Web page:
Summary: Georgia’s estimated real gross domestic product (GDP) growth rate in May amounted to 25.8% y/y, while for January to May it was 11.5%, according to a rapid estimate by national statistics office Geostat.
May saw growth, year on year, in almost all sectors. Significant contributions were observed in manufacturing, financial and insurance activities, trade, real estate activities, hotels and restaurants, construction, transportation and storage. The Georgian economy shrunk by 6.2% in 2020.
TBC Capital has updated its growth forecast for 2021, projecting a 10.5% economic advance. According to the bank, despite the low rate of coronavirus vaccination at the moment in the country, a strong economic recovery is expected. The economy will expand by another 6.5% in 2022 and 5.5% in 2023, according to TBC’s revised model.
The International Monetary Fund (IMF) has doubled its forecast for Georgia’s economic growth this year from the 3.5% envisaged in April to a buoyant and slightly optimistic 7.7%. The forecast was issued under the Article IV Consultations with the South Caucasus country.
The Fund expects the economic rebound to help the government bring public debt down from over 60% of GDP to 55.3% of GDP at the end of the year, compared to a slight deterioration (60.8% of GDP) envisaged under the previous forecast in April.
Robust growth in remittances and exports, and early signs of a faster than expected rebound in tourism have supported the recovery and should contribute to a narrowing of the current account deficit (to 9.9% of GDP) compared to its elevated 2020 level, according to the IMF.
All such optimistic scenarios depend on a tourism recovery, which in turn is sensitive to the health situation globally. Significant downside risks remain and contribute to an outlook that is more uncertain than usual, the Fund acknowledged, urging Georgia to increase its coronavirus vaccination rate.
Georgia’s consumer price inflation came in at 9.9% year on year in June, a major 2.2pp rise from 7.7% y/y in the previous month, according to Geostat. Notably, the national currency has strengthened significantly in June versus the US dollar, to 3.16 GEL to USD from 3.38 in May and 3.44 in April, easing the pressures exerted by expected inflation.
Galt & Taggart has forecast that the country's average inflation rate will be 8.3% this year. This is 1pp above the forecast lately put out by the International Monetary Fund (IMF) and suggests that the central bank may have to further hike its key refinancing rate. It already stands at 9.5% following two hikes this year. The main drivers for a sharp rise in inflation as seen by Galt & Taggart are base effects following subsidies paid by the government in the winter of 2020-2021 and the increase in the price of bakery products.
The aggregated net profit of Georgia's banks more than doubled in June compared to the same month last year, to Georgian lari (GEL) 295mn ($92mn) - it amounted to the biggest profit ever recorded by the banks in the country’s history. The banking system remains adequately capitalised and liquid, the International Monetary Fund (IMF) said in its Concluding Remarks after Article IV Consultations with the country.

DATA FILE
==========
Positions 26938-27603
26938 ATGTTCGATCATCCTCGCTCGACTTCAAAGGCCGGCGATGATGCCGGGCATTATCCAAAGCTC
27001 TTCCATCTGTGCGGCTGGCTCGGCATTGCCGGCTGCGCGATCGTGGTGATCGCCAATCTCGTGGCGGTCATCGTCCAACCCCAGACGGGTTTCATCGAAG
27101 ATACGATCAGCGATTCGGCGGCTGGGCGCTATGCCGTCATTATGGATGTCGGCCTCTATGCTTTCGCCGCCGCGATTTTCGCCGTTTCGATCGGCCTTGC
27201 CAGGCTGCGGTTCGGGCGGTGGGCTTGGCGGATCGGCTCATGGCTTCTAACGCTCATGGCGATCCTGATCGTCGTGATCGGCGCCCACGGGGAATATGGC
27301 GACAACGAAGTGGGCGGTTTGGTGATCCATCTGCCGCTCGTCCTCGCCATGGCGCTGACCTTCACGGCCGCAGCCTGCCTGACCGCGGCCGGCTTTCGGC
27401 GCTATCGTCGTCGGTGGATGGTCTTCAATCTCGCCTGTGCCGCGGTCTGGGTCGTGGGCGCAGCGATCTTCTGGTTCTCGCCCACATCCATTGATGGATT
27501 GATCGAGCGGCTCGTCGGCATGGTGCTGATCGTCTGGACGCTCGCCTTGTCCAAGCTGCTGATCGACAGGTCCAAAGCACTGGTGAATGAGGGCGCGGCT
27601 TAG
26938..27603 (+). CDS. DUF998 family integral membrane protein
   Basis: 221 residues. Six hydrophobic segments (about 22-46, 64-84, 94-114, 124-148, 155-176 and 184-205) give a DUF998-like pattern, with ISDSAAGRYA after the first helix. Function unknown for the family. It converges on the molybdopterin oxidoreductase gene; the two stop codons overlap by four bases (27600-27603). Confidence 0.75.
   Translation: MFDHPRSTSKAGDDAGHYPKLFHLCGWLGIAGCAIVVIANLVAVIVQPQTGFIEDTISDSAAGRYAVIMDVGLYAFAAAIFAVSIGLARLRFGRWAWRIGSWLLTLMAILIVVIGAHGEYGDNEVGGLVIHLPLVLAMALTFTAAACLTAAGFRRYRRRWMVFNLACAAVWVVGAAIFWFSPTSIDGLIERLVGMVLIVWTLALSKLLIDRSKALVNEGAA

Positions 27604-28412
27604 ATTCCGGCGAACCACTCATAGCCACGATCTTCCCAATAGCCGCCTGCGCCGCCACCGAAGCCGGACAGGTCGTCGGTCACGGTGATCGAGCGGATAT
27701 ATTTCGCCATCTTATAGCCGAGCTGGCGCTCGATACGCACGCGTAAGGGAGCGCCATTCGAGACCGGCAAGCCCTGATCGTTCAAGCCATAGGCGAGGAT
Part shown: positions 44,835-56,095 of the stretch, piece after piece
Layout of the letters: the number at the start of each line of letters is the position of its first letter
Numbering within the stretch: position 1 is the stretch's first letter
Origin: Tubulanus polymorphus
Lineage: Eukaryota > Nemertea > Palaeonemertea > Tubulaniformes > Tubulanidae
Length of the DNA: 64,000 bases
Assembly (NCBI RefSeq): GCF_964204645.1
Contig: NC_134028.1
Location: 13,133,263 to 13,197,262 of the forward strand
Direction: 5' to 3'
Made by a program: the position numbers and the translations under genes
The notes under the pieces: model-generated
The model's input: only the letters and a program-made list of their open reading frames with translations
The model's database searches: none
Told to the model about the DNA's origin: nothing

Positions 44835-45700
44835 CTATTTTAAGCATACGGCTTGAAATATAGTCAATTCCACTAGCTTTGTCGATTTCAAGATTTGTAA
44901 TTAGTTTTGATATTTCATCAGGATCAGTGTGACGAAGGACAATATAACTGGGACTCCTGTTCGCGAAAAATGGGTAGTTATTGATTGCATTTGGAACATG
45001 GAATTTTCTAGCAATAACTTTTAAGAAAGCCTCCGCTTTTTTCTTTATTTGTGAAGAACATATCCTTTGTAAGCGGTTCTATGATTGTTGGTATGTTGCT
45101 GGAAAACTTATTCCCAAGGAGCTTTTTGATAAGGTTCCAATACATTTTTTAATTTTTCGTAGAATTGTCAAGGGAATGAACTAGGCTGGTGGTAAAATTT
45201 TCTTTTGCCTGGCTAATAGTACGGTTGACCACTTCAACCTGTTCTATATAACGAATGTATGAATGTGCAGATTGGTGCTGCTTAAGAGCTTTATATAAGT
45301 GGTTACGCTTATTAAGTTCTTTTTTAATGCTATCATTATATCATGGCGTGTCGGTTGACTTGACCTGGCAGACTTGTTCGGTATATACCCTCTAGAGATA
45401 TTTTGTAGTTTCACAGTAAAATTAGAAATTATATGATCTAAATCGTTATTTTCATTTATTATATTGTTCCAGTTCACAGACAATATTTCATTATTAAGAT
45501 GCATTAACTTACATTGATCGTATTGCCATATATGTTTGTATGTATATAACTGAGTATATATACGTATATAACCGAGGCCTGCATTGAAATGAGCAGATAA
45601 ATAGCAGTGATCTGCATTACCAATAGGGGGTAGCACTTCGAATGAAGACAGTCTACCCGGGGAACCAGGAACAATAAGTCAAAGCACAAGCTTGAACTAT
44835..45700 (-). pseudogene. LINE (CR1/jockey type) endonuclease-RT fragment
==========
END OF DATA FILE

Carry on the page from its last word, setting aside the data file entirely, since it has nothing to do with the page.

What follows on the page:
E-commerce in Georgia increased more than threefold year-on-year in 2020 to nearly $45mn, a Galt & Taggart report states. The Covid-19 pandemic has boosted Georgia’s e-commerce market, as lockdowns encouraged many to purchase online for the first time or increase the frequency of online purchases. The lockdowns also forced Georgian companies to expand their online offerings.
On the trade front, Georgia's exports rose by nearly one-third year-on-year in June, while PPI for industrial goods rose 15%, Galt & Taggart reported. Overall, in 1H21, the trade deficit was up by 14.5% y/y to US$ 2.4bn, as exports increased by 25.2% y/y to US$ 1.9bn and imports increased by 18.9% y/y to US$ 4.3bn.
Georgia's foreign trade in the first six months of 2021 increased by over one-fifth year-on-year, Geostat reported on July 13. Furthermore, it was 0.5% above the pre-coronavirus crisis trade turnover seen in H1 2019.
The leaders of Georgia, Ukraine and Moldova signed a declaration on July 20 in Georgia's Batumi committing to EU integration. This comes amid a growing rift between the EU and Georgia over recent political developments, with tensions high over the ongoing government response to extremists who violently forced the cancellation of the Tbilisi Pride event.
On the political front, US State Department Spokesperson Ned Price and seven senators of the Foreign Relations Committee on July 28 levelled criticisms against the ruling Georgian Dream party in Georgia for quitting the EU-brokered April 19 agreement. Georgian Dream announced on July 28 that it would be leaving the deal.
Ned Price argued that the withdrawal “undermines an agreed upon way forward for the country through needed reforms and risks a return to political crises.” He called on all political parties to work together to “advance’ Georgia’s Euro-Atlantic integration.
On July 14, Formula, TV Pirveli, and two other TV stations, Mtavari and Kavkasia, said they would halt broadcasting for 24 hours in a coordinated act of protest against the attacks on journalists and anti-LGBT violence in Tbilisi on July 5. The violence has also elicited international condemnation from both foreign governments and rights groups. European Council President Charles Michel underscored that fundamental rights and freedoms play a central role in EU-Georgia relations.
Ukraine’s GDP picked up steam in August, increasing by 2.9% since January, compared to 2.1% from January to July.
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